We can say a little more about who benefits from grammar schools, though these statements are more contested in the literature. Most researchers agree that it is those who ‘just’ pass the 11+ who disproportionately benefit; those who are very able appear to do well in all education systems. Also, boys benefit more than girls, and this might be due to the greater propensity for boys to get ‘distracted’ in comprehensive schools. Alternatively, they may simply respond better to a more competitive academic environment.

So, we know that selective schooling produces a distributional effect whereby some are better off and others are (only slightly) worse off. The question is, is this a better system? There are two dimensions to this question. The first is to ask whether the system is more or less efficient at delivering the distribution of skills that we need in the workforce. The second is to ask whether the system is equitable.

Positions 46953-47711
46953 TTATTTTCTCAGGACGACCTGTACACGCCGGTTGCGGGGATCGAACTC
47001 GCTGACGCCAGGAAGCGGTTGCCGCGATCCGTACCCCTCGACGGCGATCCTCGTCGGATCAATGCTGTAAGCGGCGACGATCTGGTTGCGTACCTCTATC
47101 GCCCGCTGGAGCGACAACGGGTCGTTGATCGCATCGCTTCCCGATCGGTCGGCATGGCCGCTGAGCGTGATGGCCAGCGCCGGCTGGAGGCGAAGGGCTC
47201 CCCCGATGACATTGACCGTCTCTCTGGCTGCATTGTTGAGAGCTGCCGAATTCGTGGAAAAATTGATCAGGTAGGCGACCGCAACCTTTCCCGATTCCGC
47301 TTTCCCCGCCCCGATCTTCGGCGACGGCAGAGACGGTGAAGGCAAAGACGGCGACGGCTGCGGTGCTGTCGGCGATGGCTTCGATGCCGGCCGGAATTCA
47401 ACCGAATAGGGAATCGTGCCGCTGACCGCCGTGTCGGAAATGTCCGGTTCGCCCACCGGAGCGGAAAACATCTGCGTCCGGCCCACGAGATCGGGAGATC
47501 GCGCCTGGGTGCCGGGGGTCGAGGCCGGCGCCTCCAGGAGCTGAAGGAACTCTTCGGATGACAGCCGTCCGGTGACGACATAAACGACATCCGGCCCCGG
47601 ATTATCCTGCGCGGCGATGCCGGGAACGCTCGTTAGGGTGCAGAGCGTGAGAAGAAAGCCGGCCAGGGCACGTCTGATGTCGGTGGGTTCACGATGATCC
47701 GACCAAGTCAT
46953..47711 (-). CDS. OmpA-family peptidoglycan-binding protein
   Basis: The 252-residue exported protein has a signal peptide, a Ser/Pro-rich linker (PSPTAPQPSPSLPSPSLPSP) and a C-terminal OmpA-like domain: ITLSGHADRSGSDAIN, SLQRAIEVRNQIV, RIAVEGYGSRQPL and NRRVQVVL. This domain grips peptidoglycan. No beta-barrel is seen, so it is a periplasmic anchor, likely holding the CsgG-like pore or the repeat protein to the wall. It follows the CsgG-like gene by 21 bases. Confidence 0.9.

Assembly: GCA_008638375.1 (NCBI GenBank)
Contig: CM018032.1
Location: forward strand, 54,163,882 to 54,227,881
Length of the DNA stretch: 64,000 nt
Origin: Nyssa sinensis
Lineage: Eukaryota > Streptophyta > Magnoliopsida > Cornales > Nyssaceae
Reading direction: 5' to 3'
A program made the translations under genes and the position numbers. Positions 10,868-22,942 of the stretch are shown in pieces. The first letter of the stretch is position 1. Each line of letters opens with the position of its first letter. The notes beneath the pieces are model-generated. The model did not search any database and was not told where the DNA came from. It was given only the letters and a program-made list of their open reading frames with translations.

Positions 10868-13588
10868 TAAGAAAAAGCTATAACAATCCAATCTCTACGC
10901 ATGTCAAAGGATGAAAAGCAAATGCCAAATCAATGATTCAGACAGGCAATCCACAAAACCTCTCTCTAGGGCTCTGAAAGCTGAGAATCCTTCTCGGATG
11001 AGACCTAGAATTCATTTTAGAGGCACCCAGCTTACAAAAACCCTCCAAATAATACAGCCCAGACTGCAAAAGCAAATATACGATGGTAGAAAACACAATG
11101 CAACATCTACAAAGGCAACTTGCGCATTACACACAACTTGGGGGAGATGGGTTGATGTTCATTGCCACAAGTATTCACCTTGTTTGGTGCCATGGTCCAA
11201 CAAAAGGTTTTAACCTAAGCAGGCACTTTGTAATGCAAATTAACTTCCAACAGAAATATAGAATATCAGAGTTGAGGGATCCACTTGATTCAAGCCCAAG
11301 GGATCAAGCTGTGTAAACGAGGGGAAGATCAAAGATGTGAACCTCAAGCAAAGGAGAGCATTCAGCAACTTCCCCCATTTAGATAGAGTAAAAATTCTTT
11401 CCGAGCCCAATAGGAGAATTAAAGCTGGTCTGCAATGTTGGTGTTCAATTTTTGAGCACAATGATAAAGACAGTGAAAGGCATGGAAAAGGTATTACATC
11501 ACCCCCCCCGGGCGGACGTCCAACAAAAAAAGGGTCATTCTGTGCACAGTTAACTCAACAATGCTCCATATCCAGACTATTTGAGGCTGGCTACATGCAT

Employers often complain about the low levels of numeracy and literacy skills in young employees, and point to the education system as being the cause of this. The question for us is, in what part of the workforce do we have a particular problem? If we think our economy is being held back by inferior skill levels achieved by the top 25% of the workforce (i.e. vacancies are left unfilled by skill shortages, or that the economy would shift towards higher skill industries in the future, if the supply of skills were forthcoming), then we should move to a selective system. However, when employers complain about skills in the existing workforce, it would seem that they are mainly referring to employees in the bottom 75% of the skill distribution. This would imply that a selective system could not improve the efficiency of the workforce, and might even cause it to deteriorate. This is not to say that we would not benefit from improvements in skills at the top of the distribution; rather problems further down the skill distribution appear to be likely to help labour productivity in the short term.